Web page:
The October Nymex contract dropped 22.5 cents day/day and settled at $2.042/MMBtu. It reached an intraday low of $2.003, as traders were caught off guard by a heftier than expected storage build that intensified imbalance concerns and worries about looming storage surpluses.

The latest U.S. Energy Information Administration (EIA) storage report showed an injection of 89 Bcf natural gas storage for the week ending Sept. 11. It exceeded the high end of expectations found in major polls and indicated that surpluses present serious containment risk this fall.

The latest injection pushed inventories up to 3,614 Bcf from 3,079 Bcf a year earlier – well above the five-year average of 3,193 Bcf. 

Analysts said the hefty increase indicated that domestic industrial energy demand and LNG volumes, while improved from the depths of the pandemic late last spring and early in the summer, need to accelerate to offset waning cooling demand as temperatures decline.  

“With very low weather demand on the way, we really need to see more significant tightening to avoid containment issues over the next few weeks,” Bespoke Weather Services said.

The October contract essentially held flat to finish the week, settling at $2.048/MMBtu on Friday.

“We expect the next few weeks to see similar price action on weak-demand days, especially with the next 10 days currently forecast to remain very mild,” Goldman Sachs analysts said Friday.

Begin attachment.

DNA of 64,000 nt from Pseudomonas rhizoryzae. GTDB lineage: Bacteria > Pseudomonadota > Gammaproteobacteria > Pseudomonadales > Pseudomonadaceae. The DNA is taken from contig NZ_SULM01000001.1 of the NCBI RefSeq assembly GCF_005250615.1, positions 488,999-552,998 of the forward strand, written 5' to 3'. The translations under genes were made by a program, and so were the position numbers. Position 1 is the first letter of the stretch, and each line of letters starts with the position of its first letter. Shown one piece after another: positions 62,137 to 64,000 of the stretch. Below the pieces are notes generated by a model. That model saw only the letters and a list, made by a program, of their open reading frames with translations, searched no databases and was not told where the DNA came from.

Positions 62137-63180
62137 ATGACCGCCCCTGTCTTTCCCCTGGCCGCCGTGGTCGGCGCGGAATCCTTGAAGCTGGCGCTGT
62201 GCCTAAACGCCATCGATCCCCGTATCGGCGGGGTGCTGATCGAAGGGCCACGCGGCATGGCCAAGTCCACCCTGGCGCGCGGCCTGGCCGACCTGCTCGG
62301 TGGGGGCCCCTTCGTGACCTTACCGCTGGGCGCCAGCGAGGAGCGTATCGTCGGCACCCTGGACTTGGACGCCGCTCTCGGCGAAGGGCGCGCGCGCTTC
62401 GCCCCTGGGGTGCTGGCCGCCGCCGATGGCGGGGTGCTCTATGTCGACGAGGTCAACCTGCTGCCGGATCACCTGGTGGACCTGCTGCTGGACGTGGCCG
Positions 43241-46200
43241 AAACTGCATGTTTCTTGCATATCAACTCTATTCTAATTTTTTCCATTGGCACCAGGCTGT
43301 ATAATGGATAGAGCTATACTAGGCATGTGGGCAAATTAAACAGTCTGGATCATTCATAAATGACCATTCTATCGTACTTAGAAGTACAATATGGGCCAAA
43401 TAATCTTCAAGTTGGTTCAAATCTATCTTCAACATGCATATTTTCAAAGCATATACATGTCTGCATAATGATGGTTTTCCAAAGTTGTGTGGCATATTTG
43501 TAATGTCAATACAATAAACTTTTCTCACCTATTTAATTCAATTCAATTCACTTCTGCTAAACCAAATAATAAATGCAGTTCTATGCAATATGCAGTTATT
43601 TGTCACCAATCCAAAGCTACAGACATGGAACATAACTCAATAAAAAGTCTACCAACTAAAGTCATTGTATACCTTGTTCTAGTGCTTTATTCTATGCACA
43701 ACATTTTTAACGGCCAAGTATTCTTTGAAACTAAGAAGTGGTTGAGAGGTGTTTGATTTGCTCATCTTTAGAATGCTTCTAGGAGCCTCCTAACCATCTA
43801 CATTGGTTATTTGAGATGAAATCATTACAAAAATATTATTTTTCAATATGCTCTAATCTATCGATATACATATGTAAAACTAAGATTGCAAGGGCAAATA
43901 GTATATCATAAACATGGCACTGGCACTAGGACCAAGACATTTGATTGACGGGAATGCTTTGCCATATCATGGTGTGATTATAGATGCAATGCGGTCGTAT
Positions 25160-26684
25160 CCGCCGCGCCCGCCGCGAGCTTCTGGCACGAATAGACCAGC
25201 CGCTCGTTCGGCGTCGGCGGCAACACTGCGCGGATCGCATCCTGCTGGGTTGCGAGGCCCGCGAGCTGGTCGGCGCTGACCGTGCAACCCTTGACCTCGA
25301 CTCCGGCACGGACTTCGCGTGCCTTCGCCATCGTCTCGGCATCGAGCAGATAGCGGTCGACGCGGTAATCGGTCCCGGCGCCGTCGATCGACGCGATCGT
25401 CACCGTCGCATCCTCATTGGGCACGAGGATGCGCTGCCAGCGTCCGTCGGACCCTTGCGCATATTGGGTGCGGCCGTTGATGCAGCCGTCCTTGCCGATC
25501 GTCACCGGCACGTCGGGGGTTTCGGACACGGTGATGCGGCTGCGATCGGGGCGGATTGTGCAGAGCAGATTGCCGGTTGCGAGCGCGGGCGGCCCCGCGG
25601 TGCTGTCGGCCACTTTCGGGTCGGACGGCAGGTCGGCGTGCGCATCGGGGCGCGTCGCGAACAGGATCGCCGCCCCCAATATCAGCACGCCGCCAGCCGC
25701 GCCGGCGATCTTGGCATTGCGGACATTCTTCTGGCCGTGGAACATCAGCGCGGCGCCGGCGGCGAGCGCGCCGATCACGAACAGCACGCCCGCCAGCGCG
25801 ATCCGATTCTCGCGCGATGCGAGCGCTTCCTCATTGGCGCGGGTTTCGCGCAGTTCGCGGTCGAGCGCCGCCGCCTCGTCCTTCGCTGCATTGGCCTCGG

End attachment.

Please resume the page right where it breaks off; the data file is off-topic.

Cash Cascades

Spot gas prices tumbled Friday along with temperatures and near-term forecasts.

“An early season cool shot will sweep across the Midwest, Great Lakes and Northeast the next few days with highs of upper 50s to lower 70s,” NatGasWeather said Friday. “A second weather system will track into the Northwest with much needed showers and cooling, while the rest of the U.S. will be quite comfortable with highs of 70s and 80s besides the hotter Southwest into California,” where highs of 90s and 100s are expected.

Remnants of Sally will exit the Atlantic Coast, the forecaster said, but the new tropical system slowly gaining strength in the GOM over the weekend “could bring flooding rains, power outages, and impacts to LNG facilities.”

Additionally, on Friday, the NHC named Tropical Storm Wilfred in the eastern Atlantic and, in doing so, used up its names for 2020 hurricanes. It marked only the second time on record that happened. The storm was 600 miles west of the Cabo Verde Islands, and forecasters did not expect it to pose a threat to land.  

El Paso Permian prices dropped 52 cents day/day to an average of 92.5 cents on Friday, while Chicago Citygate shed 18.5 cents to $1.460, and Panhandle Eastern fell 32.5 cents to $1.265.

In the East on Friday, Dominion Energy Cove Point lost 43.0 cents to $1.200, and Columbia Gas shed 39.0 cents to $1.075.

Out West, where prices have been volatile as the historically intense wildfires rage, prices were down at every hub in California on Friday. SoCal Border Avg. sunk 36.5 cents to $1.695.

The devastating and widespread fires have forced evacuations, polluted air and cast clouds of uncertainty over daily life and energy needs, fueling the volatility. To date, the fires in California have burned more land in 2020 than the previous two years combined.